Thomas Aherne RIP


Thomas Aherne’s sudden and untimely passing took us all by surprise and it will take some time to come to grips with his death. This wonderful Christian gentleman was for so many of us, ever present and seemed to be around as generations came and went. In his 85th year, he did only what he would do best, slipped away quietly, without any fuss, he did it his way.


His unselfish contribution to life was huge and he gave of his time generously and regularly  to people and organisations who needed help or assistance. Thomas was a doer and a giver.
Growing up in Ringaskiddy in the 1930’s he sensed the great quality and richness of his local community despite the very difficult economic times. Hurling & Football, Plays and Drama, Hunting, Cards and many other activities gave him a lesson and foundation for the years ahead.


He worked as the local Postman and later spent many years with Irish Life Assurance Company. Through these occupations he got to know nearly everybody in the community. He loved Hurling & Football and was always closely associated with the Shamrock Club. He loved the game of camogie too and was present in Cobh in 1949 when The Shamrock Camogie team defeated Blackrock in the Senior final. In the early 1970’s the Club were in a bad state for jerseys. They only had a bag of rags and no money to replace them. Thomas got to hear about the situation and undertook to organise a concert to raise funds for a new set. He rounded up a huge pool of local talent. Paddy the Bird sang “Down in the garden where the bluebells grow”, Dan O’Leary from the top of Raffeen Hill gave us his version of “The German Clockmaker” and Der Brennan gave his best rendition of “Carrigdhoun”. Norrie Hickey, Jackie O’Driscoll, Kathleen Collins were some others who took to the boards as well. However the top billing for the night was the famous Janeczek Sisters from Cork City, an all girls group who were making national headlines at the time. They came on stage at 1am and the packed Community Centre dispersed at 2.30am in the morning. When all was over and most importantly, the money counted, it was found, not only had he raised enough money for one set of jerseys but there was enough there for a second set too. In a short time Shamrocks went from a bag of rags to two spanking new sets, thanks to Thomas. The Club honoured Thomas later by electing him as a Vice President for life.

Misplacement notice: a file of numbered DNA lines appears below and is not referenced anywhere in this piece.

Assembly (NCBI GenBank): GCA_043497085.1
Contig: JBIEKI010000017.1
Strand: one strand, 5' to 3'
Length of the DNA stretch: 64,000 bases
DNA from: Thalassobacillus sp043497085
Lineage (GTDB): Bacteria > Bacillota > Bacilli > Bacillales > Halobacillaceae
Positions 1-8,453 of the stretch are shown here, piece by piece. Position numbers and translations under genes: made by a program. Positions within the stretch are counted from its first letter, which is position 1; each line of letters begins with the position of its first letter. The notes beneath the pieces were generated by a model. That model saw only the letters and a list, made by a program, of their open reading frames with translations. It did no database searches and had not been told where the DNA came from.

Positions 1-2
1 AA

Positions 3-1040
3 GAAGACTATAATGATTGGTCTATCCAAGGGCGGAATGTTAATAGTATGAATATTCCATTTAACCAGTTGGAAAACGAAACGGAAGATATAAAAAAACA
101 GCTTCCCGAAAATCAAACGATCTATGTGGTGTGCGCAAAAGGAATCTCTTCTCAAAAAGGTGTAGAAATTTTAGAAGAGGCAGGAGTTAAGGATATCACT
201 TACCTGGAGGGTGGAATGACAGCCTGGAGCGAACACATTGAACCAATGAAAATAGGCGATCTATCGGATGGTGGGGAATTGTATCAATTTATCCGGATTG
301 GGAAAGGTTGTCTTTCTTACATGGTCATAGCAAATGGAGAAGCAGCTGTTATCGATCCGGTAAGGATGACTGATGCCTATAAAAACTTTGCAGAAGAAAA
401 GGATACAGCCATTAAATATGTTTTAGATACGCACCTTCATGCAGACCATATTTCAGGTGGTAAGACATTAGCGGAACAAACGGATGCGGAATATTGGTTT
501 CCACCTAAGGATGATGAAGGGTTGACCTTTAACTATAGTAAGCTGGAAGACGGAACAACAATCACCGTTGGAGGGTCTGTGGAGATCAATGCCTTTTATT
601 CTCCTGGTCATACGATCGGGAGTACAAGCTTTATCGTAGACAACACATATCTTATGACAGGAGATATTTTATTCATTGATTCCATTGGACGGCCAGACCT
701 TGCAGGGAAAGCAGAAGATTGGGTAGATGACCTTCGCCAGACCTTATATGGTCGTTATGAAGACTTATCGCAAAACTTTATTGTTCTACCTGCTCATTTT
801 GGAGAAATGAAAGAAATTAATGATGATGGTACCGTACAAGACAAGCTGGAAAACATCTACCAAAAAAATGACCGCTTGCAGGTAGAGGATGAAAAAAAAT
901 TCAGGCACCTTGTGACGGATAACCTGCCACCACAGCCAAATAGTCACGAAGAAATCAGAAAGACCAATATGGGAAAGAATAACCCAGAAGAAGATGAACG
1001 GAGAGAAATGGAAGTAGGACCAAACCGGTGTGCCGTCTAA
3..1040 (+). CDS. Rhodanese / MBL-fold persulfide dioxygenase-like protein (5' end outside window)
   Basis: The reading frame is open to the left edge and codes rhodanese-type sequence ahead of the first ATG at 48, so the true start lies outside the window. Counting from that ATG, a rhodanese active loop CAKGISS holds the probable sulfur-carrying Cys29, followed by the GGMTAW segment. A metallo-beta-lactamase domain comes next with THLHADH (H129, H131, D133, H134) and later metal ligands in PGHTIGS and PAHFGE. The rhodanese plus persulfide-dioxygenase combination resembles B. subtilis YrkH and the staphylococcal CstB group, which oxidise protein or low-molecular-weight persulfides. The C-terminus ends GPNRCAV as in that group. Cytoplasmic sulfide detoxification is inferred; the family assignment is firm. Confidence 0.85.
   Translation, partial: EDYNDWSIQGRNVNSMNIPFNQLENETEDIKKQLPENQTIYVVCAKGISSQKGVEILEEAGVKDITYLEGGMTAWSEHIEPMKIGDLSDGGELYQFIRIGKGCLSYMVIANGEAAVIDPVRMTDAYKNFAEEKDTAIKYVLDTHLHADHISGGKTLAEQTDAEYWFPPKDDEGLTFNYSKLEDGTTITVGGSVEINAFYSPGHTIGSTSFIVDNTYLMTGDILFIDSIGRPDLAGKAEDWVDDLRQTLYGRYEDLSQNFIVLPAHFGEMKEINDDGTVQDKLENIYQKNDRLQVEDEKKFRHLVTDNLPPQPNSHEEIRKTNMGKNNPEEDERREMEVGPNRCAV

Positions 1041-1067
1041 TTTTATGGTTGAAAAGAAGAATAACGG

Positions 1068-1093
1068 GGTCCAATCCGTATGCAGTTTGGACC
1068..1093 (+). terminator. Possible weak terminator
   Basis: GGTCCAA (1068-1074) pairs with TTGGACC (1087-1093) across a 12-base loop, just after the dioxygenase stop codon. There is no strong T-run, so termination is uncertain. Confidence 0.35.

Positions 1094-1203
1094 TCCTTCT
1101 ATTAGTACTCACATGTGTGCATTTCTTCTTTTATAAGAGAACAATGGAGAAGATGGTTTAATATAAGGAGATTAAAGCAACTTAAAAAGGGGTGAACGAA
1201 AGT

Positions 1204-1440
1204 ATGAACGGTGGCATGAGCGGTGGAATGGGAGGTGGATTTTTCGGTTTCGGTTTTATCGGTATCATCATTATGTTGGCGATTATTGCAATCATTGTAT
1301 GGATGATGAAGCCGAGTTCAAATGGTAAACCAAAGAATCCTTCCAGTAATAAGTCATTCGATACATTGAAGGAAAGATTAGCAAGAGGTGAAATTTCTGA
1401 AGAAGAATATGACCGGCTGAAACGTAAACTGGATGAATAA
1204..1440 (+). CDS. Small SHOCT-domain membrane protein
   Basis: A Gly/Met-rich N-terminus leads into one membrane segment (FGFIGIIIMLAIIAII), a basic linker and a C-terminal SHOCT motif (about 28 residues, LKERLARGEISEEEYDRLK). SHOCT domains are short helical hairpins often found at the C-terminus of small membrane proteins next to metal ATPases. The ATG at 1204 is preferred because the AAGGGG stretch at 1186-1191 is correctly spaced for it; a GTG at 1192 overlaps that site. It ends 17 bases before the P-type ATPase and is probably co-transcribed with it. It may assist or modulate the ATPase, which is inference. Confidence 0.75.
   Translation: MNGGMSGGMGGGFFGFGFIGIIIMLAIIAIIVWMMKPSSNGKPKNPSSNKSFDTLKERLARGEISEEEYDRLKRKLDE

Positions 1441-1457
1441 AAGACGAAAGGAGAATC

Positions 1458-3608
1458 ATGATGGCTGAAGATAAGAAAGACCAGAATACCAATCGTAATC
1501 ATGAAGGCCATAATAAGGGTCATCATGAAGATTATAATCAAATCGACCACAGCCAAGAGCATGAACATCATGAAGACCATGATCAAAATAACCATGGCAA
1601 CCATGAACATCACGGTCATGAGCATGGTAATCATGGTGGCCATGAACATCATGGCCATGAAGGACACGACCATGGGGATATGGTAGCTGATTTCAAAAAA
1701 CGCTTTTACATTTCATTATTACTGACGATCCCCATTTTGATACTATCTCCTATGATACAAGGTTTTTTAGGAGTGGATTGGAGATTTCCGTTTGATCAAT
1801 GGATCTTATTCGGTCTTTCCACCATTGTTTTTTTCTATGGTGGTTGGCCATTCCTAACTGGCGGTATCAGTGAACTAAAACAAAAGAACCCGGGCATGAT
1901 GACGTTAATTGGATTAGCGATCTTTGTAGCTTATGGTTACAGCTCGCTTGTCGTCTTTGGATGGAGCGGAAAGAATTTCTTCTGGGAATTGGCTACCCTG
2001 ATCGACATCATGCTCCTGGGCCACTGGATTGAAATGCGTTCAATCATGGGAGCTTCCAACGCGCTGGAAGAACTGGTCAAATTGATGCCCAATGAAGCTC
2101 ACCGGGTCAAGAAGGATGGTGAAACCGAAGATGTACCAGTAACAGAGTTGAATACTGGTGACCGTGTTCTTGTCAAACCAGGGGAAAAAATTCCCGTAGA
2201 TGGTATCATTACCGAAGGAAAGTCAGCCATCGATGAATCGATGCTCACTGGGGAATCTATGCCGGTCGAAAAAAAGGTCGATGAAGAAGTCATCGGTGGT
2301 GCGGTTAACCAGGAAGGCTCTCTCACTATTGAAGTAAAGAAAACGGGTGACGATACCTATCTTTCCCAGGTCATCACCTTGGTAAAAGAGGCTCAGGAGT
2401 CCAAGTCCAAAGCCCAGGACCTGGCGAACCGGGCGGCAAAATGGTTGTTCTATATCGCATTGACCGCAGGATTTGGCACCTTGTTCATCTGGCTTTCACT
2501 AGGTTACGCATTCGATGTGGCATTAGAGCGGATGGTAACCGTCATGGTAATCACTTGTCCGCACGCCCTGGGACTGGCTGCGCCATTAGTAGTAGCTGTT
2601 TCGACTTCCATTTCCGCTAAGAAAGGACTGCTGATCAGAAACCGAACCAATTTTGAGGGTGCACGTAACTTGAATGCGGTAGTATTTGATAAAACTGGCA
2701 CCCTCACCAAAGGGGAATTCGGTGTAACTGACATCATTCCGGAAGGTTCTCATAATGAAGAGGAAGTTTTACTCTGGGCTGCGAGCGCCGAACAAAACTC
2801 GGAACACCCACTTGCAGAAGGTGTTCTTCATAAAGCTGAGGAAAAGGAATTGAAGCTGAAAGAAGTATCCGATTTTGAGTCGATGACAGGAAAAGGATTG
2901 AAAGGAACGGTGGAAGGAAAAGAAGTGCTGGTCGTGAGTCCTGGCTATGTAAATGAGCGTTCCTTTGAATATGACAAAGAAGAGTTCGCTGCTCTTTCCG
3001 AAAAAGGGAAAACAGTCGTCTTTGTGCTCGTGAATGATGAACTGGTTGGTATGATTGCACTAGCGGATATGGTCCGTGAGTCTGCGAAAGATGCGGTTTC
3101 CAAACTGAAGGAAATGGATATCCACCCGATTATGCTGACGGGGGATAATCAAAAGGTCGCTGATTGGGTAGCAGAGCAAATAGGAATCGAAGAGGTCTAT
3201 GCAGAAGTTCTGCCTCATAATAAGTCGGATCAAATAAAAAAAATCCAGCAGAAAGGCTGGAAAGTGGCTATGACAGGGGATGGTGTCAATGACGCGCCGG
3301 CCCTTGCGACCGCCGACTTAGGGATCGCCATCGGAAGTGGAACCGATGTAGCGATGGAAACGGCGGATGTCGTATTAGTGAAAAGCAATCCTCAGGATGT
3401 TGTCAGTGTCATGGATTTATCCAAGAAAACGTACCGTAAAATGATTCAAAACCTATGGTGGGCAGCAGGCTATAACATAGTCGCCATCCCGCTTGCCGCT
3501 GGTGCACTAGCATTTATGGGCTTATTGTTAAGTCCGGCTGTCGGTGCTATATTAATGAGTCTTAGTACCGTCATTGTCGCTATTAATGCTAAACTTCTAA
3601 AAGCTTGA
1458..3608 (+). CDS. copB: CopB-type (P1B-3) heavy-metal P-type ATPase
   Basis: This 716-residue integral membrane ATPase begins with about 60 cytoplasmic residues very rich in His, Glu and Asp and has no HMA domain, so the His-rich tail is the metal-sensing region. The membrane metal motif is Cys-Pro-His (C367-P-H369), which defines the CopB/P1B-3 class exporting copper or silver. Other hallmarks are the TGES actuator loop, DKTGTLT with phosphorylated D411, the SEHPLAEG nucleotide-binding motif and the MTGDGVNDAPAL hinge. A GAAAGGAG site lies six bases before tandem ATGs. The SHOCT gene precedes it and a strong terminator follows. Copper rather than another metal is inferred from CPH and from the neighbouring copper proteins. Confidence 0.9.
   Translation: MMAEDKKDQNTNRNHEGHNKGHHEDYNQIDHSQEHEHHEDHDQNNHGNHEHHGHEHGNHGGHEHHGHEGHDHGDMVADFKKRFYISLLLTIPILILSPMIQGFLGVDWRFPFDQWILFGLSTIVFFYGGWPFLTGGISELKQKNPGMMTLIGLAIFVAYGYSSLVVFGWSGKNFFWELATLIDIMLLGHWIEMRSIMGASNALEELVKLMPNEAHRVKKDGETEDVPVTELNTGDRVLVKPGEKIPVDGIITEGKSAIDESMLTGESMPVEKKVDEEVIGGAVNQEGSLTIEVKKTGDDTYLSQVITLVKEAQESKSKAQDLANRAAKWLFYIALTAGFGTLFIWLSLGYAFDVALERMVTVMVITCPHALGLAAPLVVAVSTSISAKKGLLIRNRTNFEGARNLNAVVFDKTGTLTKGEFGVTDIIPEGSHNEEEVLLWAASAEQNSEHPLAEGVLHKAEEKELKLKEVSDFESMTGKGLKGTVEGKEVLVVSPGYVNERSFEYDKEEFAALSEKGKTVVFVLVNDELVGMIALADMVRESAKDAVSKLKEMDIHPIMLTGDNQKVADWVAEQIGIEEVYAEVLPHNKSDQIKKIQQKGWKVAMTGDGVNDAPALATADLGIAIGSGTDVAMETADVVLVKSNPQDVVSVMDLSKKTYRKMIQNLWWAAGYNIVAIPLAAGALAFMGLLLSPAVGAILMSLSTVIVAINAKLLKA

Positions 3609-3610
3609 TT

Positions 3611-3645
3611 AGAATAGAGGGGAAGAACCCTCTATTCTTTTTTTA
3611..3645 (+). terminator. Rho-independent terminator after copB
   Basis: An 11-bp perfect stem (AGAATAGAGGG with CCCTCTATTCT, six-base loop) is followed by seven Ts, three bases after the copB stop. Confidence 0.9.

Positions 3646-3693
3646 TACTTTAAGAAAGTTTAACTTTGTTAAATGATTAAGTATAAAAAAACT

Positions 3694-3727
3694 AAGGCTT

The COPE FOUNDATION, formerly the Cork Polio and General Aftercare Association, founded by John Bermingham and Jerry Buttimer, was a charity close to Thomas’s heart. He gave countless hours over many years organising entertainment and other worthwhile activities to support this wonderful and deserving cause.
He did so much too for The Wheelchair Association. In 1980 he invited the Wheelchair members to take part in the Ringaskiddy Lower Harbour Festival. The local population were fascinated by the wonderful athletes in their chairs competing in so many races and competitions.
He was a life long member of The Pioneer Total Abstinence Association and received the highest accolade for being a member over 70 years. In the olden days he was very much involved in organising Social Functions for the local Pioneer Branch in the Forester’s Hall.
The Annual Bus Excursions were a big event in the calendar and trips were organised to Tramore, Killarney, Glengarriffe and other destinations.